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How to Stay Focused & Productive This Holiday Season

by South University
December 5, 2018
A photo of two South University nursing students studying a piece of medical equipment.

The holidays can be a time of celebration and fun, but they’re also known for being hectic and stressful. If you’re already busy with work and school during the rest of the year, here’s how you can better manage your time, focus, and productivity this holiday season.

Prioritize wisely

With everything going on this holiday season, clear your mind by getting your to-dos out of your head and onto paper. Whether it’s about school, work, or your personal life, write it down and decide if it should be done, today, this week, or later this month. You may be able to delegate some personal tasks to a helpful friend, family member, or spouse. If you explain that school is making you busier than normal and that you need to stay focused on working toward your goals, you’ll likely find someone willing to pitch in.

Make sure you’re also strategic in what you say yes to. For example, you likely don’t need to attend an event every weekend. To stay focused, you first must choose what to focus on and prioritize what matters.

Break down big projects

When you’re feeling overwhelmed by a school or work project and you already have a long list of holiday to-dos, skipping straight to the holidays is tempting. Instead, stop procrastinating and break down your project into manageable tasks. Ask yourself what is the first thing you need to do for your project. The second? Third? Keep going until you have a clear plan. Then work your way through each part and enjoy the sense of accomplishment that comes with completing each step.

Dividing time between your project and holiday list is fine as long as you’re not ignoring your project entirely.

“Give yourself time each day to work on your project until it’s done, so that you can get to your other priorities,” says Alexandra Young, Student Services Manager for South University.

Keep others informed

“The holidays are a wonderful time to get together with friends and family,” Young says. “However, you should let them know when you’ll be taking time before your gatherings for schoolwork. This allows you to stay ahead of the due dates so you won’t be worrying about assignments while you spend time with loved ones.”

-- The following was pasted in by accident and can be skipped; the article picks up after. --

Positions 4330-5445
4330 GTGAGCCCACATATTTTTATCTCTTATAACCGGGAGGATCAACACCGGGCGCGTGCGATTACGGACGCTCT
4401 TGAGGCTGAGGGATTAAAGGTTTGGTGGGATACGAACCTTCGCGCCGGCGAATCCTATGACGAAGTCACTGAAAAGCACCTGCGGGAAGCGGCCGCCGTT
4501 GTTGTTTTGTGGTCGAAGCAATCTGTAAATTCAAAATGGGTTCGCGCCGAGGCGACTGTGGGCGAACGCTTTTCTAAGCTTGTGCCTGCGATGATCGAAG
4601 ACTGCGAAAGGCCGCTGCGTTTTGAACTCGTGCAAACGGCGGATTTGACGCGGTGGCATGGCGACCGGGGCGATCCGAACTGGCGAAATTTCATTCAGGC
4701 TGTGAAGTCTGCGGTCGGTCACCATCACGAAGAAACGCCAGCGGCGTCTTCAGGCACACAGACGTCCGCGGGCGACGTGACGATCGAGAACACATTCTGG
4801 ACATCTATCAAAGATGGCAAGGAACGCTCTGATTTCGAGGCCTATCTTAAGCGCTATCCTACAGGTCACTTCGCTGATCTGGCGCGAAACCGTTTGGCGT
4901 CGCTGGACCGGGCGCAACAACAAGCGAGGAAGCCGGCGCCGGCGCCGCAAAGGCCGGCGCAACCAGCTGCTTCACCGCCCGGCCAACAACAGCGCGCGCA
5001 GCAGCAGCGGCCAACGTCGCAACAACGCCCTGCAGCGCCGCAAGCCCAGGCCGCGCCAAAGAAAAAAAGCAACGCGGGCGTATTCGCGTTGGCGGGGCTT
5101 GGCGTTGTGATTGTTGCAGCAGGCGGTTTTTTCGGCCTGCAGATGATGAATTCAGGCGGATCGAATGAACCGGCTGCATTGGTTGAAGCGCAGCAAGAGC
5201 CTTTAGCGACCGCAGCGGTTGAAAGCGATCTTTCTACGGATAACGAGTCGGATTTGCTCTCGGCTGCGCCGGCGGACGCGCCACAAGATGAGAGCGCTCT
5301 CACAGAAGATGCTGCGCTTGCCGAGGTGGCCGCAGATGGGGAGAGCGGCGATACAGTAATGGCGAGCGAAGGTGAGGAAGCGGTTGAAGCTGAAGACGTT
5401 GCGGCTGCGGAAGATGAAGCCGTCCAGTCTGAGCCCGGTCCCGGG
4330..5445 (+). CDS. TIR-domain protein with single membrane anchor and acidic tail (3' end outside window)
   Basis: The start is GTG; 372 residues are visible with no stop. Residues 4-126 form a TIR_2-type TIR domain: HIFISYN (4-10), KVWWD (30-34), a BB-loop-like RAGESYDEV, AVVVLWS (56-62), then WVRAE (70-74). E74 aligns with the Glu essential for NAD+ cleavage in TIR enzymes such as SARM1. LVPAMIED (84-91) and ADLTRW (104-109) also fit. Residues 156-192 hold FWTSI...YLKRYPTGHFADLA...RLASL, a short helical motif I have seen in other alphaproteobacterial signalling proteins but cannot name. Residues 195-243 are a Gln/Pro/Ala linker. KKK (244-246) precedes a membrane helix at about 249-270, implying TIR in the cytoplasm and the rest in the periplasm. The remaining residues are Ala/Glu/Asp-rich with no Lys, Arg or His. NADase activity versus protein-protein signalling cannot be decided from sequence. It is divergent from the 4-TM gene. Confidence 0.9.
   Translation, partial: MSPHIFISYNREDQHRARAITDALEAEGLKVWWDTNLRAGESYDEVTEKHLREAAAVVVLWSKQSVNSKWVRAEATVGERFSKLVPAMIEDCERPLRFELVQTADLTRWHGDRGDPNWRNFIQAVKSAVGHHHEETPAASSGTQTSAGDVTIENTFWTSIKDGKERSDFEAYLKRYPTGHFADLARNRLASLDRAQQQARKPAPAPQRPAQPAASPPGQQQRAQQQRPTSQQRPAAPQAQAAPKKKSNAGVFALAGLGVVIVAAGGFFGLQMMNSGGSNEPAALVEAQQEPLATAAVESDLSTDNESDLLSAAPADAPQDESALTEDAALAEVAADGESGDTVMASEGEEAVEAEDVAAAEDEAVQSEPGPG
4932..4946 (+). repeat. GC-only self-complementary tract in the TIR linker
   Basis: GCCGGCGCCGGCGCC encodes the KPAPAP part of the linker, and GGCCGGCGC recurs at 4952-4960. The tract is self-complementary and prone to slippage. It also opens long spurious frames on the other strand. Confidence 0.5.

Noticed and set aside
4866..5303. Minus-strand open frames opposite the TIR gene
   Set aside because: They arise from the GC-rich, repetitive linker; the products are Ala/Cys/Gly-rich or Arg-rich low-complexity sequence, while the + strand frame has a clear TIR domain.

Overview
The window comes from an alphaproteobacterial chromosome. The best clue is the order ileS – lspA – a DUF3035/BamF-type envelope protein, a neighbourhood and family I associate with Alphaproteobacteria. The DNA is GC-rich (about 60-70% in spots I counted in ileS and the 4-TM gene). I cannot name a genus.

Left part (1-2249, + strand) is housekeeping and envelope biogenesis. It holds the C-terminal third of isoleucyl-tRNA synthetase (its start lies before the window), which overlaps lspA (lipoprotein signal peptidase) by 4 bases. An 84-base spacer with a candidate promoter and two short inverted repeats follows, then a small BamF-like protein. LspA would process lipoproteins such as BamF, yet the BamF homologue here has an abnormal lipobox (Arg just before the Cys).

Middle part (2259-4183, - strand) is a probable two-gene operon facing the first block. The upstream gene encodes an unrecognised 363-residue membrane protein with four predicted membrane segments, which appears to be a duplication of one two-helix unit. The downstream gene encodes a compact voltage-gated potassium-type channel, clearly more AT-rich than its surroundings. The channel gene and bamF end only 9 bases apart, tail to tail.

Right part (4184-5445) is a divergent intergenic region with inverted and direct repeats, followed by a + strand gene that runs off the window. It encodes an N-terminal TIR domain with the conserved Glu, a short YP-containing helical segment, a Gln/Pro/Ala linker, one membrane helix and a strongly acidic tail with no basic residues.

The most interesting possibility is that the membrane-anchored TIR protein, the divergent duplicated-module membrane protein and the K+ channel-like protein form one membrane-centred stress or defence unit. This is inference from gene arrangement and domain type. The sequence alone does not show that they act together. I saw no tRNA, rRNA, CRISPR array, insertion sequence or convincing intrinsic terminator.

Communicating in advance also sets expectations, so that you have fewer interruptions and can finish your work faster. The same goes for telling the people who live with you, especially if they’re taking time off work or your children are out of school while you’re at home working. Let people know what you’re doing and for how long so you can stay focused.

Shop smart

A photo of a South University student using a computer.

Whether you’re shopping online or in person, it’s easy to get caught up browsing the pages or aisles without realizing how much time has passed. Before shopping, create a to-do list and set a limit for how long you’ll shop.

Online shopping also makes it tempting to buy things as they come to mind. But don’t let shopping distract you from your work. Instead, decide what day and time you’ll shop and add it to your calendar. When you think of something to buy, simply add it to your list or online calendar event, so that you can do all your shopping at once.

On shopping days, stick to your list and keep an eye on the clock. For an even more productive day, squeeze in some reading or an assignment in before or after shopping.

Take advantage of days off

Over the holidays, you’ll have some days off class, but you can still work on coursework over your break. Young suggests, “Try to find time for readings or submitting a discussion response before big events.” (That way there’s no need to leave early and you can fully enjoy yourself.)

If you’re caught up, check your syllabus for upcoming work and find ways to get ahead. This helps you to stay in the routine of doing schoolwork, so that you’re still in the zone and ready to keep learning when your classes resume.

Enjoying the Holiday Season

Whatever tips you use for how to stay focused this holiday season, make sure you give yourself time for fun and family.

“Going to school can even be a great talking point to share with those who care about you! Let them know what assignments you’re working on during this festive time and share what assignments you really like,” says Young.

“Don’t look at school as a hurdle through the holidays; instead see it as a great accomplishment that you are progressing toward something positive!”

by South University
December 5, 2018
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Spending Time in Nature for Your Health — How Outdoor Activities Improve Wellbeing

by Jared Newnam
September 6, 2012